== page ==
Literally translated, Bikur Cholim means visiting the sick, but this wouldn’t accurately describe the Jewish Family Service Visiting Initiative. Not only do we visit the sick, but we also stop by to say hello to the lonely, provide friendship to the chronically disabled, and bring Jewish traditions to the isolated. We’ll even cook a meal or two for post-surgery patients who are recovering from hospitalization.
Visits might include reading books or magazines, conversing, taking a stroll, playing games or cards, writing letters, organizing photos, alphabetizing phone numbers and addresses, leading prayer, celebrating a Jewish holiday or Shabbat, or recording a personal history.
Isolated community members of all ages thrive on personal visits; caring and meaningful relationships reduce the risk of depression and enhance the quality of life.
There is more than one way to help someone feel a Jewish connection.
Give your time to someone who can really benefit from a cheerful voice and a friendly chat. The person you visit might live in his/her home or in a retirement village. On a nice day, go for a walk. On a rainy day, read together, play cards or games; enjoy music. A single hour of compassionate caring can enrich your life as much as you enrich the lives of others.
Bikur Cholim literally means visiting the sick. In 2004, Jewish Family Service started a visiting program at Jewish Hospital. It is going strong. Ask a friend to sign up with you, and make your visits together!
Bring holiday rituals and memories to residential communities in the Cincinnati area. Help Jewish residents celebrate their identity where there may not be much of a Jewish population. Present holiday activities for Rosh Hashanah, Hanukkah, Passover, and a summer activity of your choice. This is an especially nice way for congregations to involve their entire membership, by sharing the talents of young and old.
Bikur Cholim/ Jewish Visiting Workshops...
A series of workshops was held to create more thoughtful and intentional caring communities for our congregations. Workshops were led by Hebrew Union College Rabbinic students. You can be a vital link in connecting your congregation to your fellow congregants who are homebound or in residential care. Bring the message that they are remembered by you and by the Jewish community. Learn more.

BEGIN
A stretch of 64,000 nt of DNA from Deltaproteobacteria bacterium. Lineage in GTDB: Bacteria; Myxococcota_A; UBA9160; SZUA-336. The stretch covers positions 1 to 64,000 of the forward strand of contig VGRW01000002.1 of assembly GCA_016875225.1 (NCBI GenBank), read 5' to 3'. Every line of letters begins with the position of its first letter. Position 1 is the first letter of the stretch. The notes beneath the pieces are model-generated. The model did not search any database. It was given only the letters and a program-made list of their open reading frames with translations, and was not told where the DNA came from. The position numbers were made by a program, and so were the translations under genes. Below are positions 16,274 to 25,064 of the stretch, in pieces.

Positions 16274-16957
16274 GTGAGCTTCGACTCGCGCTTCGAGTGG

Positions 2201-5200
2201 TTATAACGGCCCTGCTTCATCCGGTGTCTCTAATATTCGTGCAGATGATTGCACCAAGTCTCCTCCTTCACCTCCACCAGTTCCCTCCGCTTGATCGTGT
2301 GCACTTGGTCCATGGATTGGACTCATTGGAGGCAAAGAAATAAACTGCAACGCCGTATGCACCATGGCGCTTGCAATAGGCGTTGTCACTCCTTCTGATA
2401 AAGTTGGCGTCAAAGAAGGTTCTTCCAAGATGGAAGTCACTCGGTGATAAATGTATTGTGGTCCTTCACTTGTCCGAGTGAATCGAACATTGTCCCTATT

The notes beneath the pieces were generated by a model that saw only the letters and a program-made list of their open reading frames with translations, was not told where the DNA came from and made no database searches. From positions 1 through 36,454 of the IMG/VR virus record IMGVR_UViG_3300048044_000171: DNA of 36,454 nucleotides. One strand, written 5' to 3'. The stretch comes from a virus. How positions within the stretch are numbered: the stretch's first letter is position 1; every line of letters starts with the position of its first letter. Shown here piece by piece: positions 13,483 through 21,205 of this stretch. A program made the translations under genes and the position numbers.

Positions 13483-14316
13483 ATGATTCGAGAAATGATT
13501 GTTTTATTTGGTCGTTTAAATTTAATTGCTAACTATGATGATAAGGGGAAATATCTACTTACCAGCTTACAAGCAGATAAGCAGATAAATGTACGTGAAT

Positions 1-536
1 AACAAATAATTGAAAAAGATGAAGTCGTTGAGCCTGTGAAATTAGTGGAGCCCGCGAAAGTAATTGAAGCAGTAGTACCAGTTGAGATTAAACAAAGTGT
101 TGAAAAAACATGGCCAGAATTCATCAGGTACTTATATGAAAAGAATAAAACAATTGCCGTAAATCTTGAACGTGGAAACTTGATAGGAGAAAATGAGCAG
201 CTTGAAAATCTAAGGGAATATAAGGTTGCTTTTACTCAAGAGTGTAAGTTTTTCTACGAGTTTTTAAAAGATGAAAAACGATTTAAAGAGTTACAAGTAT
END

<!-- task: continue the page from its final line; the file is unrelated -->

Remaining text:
A little nail polish goes a long way to making a woman feel special.
Women at the Bridgeway Pointe assisted living community felt extra special when Jewish Family Service organized a Spa Day for them Tuesday, March 27. Eight of the residents were pampered by students at Paul Mitchell: the School who volunteered to do manicures and hair styling.
The spa day idea spawned from the idea of resident Shelley Shapiro, 63, who receives pastoral care through a collaboration of Jewish Family Service and Hebrew Union College.
Shelley asked Stephanie Covitz, a rabbinic intern, to give her a manicure. Because of her paralysis on one side Shelley is unable to polish her own nails.
“I started wanting a manicure for me and thought let’s do it for all the other girls here,” said Shelley.
A manicure isn’t quite in the realm of support rabbinic students normally provide. But after thinking about what the request really meant, Stephanie shared the request with Pat Rosenberg, Jewish Family Service Jewish Visiting Initiative: Bikur Cholim (Hebrew for visiting the sick) project coordinator.
“We decided the idea had significant value,” said Pat. “It links people to a more enabled past, bumps up their self-esteem, and provides a social interaction that so many of us take for granted,” said Pat.
Sandee Golden, Jewish Family Service volunteer coordinator, arranged for the beauty school students to provide the manicures and hair styling to the women who, according to Pat, may not get their hands held very often, or their hair stroked ever.
“Stephanie is my Rabbi and my friend. And Jewish Family Service is a good organization. They always come through,” said the beautifully coiffed Shelley staring at her bright orange nails.
“It is an extraordinary gift, the gentle touch of a human being,” said Pat.
From the giggles heard down the hallway, the residents agreed.
Volunteers with the Bikur Cholim project of Jewish Family Service provide emotional support and caring to individuals who are homebound or in assisted living communities. Pastoral Care is a free service of Jewish Family Service and Hebrew Union College to provide rabbinic support for individuals who are not affiliated with a congregation.